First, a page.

However, if there is a PERCEPTION by the New York Judges that a high percentage of defendants are settling the claims against them, then this will make them believe that Bryan DeMatteo has done something different from the previous defendants.  Namely, a higher settlement rate suggests that the DeMatteo has sued the right defendants.  This is an unacceptable outcome, but one which I believe we are looking at for the time being given the circumstances of bittorrent lawsuits in their current form.

Have you read enough? Book Now to get help. > > >

Who are the New York Southern & Eastern District Judges Presiding Over the ME2 Productions, Inc. Lawsuits?

The New York District Judges presiding over the ME2 Productions, Inc. lawsuits include Judge Brian Cogan, Judge Carol Bagley Amon, Judge Denise Cote, Judge Edgardo Ramos, Judge Frederic Block, Judge Kiyo Matsumoto, Judge Louis Stanton, Judge Margo Brodie, and Judge Paul Gardephe.  If you search for most of their names (with the exception of Judge Ramos, who oversaw the Malibu Media, LLC lawsuits for my clients in 2012 — Jason Kotzker was the NY “copyright troll” attorney at the time, for those of you who have followed the blog over the years), almost NONE of the names will show up as having anything to do with the bittorrent cases.

In short, so far, DeMatteo has gotten lucky (except for NYSD Judge Ramos re: Case No. 1:17-cv-02284, which I expect to be dismissed immediately after Bryan DeMatteo reads this article [you’re welcome]), as none of the federal judges were involved in the 2012 Digital Sin, Inc. case consolidations.  However, the results from the Digital Sin, Inc. case is “law” (or more accurately, “case law”), which is BINDING on even these federal judges when they adjudicate the ME2 Productions, Inc. lawsuits.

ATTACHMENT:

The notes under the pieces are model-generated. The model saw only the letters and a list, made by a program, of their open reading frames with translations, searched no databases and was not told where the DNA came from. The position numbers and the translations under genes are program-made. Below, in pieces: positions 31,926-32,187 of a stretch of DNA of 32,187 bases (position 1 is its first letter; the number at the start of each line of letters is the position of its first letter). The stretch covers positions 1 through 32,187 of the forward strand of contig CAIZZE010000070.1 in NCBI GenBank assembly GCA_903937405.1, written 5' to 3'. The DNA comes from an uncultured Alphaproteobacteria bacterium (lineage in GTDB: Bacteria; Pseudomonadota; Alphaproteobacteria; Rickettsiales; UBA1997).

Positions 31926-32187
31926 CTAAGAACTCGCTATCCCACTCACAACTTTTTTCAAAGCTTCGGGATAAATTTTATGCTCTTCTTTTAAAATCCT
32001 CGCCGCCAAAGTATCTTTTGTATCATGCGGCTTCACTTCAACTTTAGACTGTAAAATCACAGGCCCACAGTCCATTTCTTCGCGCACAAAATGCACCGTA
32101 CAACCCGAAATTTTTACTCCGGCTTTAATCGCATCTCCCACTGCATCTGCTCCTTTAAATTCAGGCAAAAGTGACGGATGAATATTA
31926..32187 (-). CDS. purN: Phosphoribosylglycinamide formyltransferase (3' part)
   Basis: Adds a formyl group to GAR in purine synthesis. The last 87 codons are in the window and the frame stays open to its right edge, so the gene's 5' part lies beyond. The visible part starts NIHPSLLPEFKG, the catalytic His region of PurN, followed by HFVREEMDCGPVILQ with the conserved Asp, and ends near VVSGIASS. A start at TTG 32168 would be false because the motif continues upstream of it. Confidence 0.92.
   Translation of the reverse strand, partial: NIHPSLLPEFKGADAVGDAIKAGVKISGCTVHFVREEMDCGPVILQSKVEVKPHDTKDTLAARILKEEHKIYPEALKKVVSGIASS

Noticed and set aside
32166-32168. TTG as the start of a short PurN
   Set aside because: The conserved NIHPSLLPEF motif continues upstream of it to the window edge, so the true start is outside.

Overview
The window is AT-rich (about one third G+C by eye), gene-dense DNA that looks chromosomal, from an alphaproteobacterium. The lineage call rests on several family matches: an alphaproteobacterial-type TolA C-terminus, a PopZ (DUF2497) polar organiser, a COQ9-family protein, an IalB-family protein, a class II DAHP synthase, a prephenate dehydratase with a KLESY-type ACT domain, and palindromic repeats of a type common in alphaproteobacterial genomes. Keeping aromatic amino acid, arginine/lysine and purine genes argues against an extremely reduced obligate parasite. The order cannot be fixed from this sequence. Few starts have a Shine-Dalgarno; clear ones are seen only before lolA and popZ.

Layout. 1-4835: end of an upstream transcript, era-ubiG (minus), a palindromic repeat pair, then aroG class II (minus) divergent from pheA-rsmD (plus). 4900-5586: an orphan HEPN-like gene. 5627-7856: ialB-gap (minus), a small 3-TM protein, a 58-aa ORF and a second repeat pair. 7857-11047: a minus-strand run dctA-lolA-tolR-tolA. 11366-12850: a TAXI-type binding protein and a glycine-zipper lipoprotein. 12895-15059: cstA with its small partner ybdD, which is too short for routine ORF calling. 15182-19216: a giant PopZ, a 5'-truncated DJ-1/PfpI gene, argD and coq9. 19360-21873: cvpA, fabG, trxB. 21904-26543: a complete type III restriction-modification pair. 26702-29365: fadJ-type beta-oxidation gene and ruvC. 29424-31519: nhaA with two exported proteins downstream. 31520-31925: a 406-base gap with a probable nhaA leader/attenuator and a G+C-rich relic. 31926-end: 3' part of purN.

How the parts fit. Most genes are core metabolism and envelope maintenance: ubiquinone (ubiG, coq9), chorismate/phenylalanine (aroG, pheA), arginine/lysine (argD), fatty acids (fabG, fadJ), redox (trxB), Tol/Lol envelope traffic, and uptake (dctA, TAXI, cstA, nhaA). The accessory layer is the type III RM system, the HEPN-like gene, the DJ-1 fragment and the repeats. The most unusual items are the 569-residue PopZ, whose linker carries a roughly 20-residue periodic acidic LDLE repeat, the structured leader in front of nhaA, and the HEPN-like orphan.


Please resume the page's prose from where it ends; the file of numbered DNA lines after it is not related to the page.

NOTE: No attorney client relationship is established by sending this form, and while the attorney-client privilege (which keeps everything that you share confidential and private) attaches immediately when you contact me, I do not become your attorney until we sign a contract together.  That being said, please do not state anything “incriminating” about your case when using this form, or more practically, in any e-mail.

    New York ME2 Productions Cases filed by Bryan DeMatteo (NY)

    New York ME2 Productions, Inc. et al v. Doe- (Case No. 1:17-cv-02175)
    New York ME2 Productions, Inc. v. Doe- et al (Case No. 1:17-cv-02645)
    New York ME2 Productions, Inc. v. Doe- (Case No. 1:17-cv-01456)
    New York ME2 Productions, Inc. v. Doe- et al (Case No. 1:17-cv-03467)
    New York ME2 Productions, Inc. v. Doe- et al (Case No. 1:17-cv-05701)
    New York ME2 Productions, Inc. v. Doe- et al (Case No. 1:17-cv-00929)
    New York ME2 Productions, Inc. v. Doe- et al (Case No. 1:17-cv-01196)
    New York ME2 Productions, Inc. v. Doe- et al (Case No. 1:17-cv-02284)
    New York ME2 Productions, Inc. v. Doe- et al (Case No. 1:17-cv-01604)
    New York ME2 Productions, Inc. v. Doe- et al (Case No. 1:17-cv-01049)
    New York ME2 Productions, Inc. v. Doe- et al (Case No. 1:17-cv-02717)